Opec oil output rose last month as Saudi Arabia pumped at a near-record rate, a Reuters survey found yesterday, a sign the world’s top exporter is heeding calls from the US and other consumers for more oil. The Organization of the Petroleum Exporting Countries pumped 32.32mn bpd in June, the survey found, up 320,000 bpd from May. The June total is the highest since January 2018, according to Reuters surveys. Saudi Arabia’s move comes as US President Donald Trump has been urging Riyadh to offset losses caused by new US sanctions on Iran and to dampen prices, which this year hit $80 a barrel for the first time since 2014.
Opec and a group of non-Opec countries agreed last month to return to 100% compliance with oil output cuts that began in January 2017, after months of underproduction by Venezuela and other countries pushed adherence above 160%.“We are entering the second half of the year with a huge amount of uncertainty surrounding the supply side of the equation,” said Tamas Varga of oil broker PVM. “Depending on your belief you could just as easily bet on $100 as $60 by the end of the year.” Saudi Arabia said the Opec decision would translate into an output rise of about 1mn bpd, although the group’s statement gave no clear volume.
As published on Friday, Saudi Arabia has boosted supply to 10.70mn bpd in June, close to the record high of 10.72mn bpd, to make up shortfalls in Venezuela and other countries, and expected losses in Iran. This has lowered Opec’s collective adherence with supply targets to 110% from 167% in May, meaning the group is still cutting more than agreed even after the Saudi increase. The Saudi supply boost, apparently set in train before Opec met in Vienna on June 22 to discuss policy, has infuriated Iran and surprised some other Opec members with its scale.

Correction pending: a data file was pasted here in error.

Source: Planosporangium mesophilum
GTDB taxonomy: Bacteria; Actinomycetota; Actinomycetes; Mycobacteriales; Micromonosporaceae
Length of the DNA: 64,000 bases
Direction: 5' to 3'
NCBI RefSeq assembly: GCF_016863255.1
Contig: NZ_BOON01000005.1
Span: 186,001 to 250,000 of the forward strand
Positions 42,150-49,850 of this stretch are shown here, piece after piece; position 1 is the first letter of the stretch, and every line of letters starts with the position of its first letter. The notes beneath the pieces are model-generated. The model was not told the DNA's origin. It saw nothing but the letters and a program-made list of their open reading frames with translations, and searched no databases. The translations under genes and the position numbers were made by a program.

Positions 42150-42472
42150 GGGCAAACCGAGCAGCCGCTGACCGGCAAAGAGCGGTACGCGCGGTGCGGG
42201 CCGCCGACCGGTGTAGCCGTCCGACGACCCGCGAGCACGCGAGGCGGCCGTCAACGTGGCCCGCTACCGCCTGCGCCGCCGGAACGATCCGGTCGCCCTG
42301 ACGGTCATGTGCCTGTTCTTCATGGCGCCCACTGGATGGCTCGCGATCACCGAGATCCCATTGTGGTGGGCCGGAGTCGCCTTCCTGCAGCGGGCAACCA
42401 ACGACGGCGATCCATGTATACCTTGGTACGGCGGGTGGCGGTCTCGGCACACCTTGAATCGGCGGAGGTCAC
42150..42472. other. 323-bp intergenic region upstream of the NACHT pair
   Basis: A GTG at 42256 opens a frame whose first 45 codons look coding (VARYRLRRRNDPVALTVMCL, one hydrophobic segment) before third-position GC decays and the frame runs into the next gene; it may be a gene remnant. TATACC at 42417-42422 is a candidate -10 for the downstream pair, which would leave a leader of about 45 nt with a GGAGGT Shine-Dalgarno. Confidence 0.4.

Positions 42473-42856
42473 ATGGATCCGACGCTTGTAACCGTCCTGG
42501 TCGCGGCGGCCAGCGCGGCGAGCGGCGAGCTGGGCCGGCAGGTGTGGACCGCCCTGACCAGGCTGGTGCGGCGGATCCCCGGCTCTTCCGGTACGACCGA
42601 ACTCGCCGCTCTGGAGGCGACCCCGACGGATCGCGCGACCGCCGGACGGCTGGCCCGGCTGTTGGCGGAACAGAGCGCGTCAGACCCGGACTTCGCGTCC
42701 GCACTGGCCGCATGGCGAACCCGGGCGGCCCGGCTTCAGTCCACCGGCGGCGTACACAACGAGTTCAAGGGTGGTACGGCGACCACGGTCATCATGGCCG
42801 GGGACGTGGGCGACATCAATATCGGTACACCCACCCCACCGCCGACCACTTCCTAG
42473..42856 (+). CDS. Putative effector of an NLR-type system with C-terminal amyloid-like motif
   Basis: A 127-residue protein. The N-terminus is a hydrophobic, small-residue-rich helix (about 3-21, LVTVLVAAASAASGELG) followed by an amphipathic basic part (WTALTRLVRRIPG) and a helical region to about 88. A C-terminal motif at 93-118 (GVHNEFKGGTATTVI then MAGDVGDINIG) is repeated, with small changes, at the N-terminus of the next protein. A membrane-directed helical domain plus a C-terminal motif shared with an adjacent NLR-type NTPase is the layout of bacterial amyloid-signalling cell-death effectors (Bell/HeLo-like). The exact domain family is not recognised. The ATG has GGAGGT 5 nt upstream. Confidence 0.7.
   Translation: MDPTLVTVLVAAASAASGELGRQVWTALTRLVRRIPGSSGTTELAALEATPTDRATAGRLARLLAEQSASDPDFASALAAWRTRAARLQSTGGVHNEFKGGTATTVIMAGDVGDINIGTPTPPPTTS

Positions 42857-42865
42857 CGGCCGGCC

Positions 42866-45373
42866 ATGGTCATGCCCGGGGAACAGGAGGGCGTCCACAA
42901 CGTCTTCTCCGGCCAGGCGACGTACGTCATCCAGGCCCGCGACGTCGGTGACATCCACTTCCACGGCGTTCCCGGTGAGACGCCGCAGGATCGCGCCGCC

Saudi Arabia’s Gulf allies have yet to follow the Saudi lead, keeping output steady in June, the survey found. Among other Opec members, Algeria also increased output in June due to a diminishing impact from maintenance work and Iraq pumped more as its southern exports rose. The biggest decrease came from Libya, which remains unstable due to unrest. Output fell sharply from near 1mn bpd after an attack in mid-June at the ports of Ras Lanuf and Es Sider shut them down. Nigerian supply dropped due to loading delays affecting several of the country’s crude streams. Iranian output, expected to decline as the US re-imposition of sanctions discourages companies from buying the country’s oil, slipped in June as exports fell from inflated levels in May and April.
Output fell further in Venezuela, where the oil industry is starved of funds because of economic crisis. Opec has an implied production target for 2018 of 32.78mn bpd, based on cutbacks detailed in late 2016 and taking into account changes of membership since, plus Nigeria and Libya’s expectations of 2018 output. According to the survey, Opec pumped about 460,000 bpd below this implied target in June, not least because of the decline in Venezuela and a similar involuntary drop in Angola, where the survey found output further declined in June. The survey aims to track supply to market and is based on shipping data provided by external sources, Thomson Reuters flows data and information provided by sources at oil companies, Opec and consulting firms.
Sources and photo-credits: Gulf Times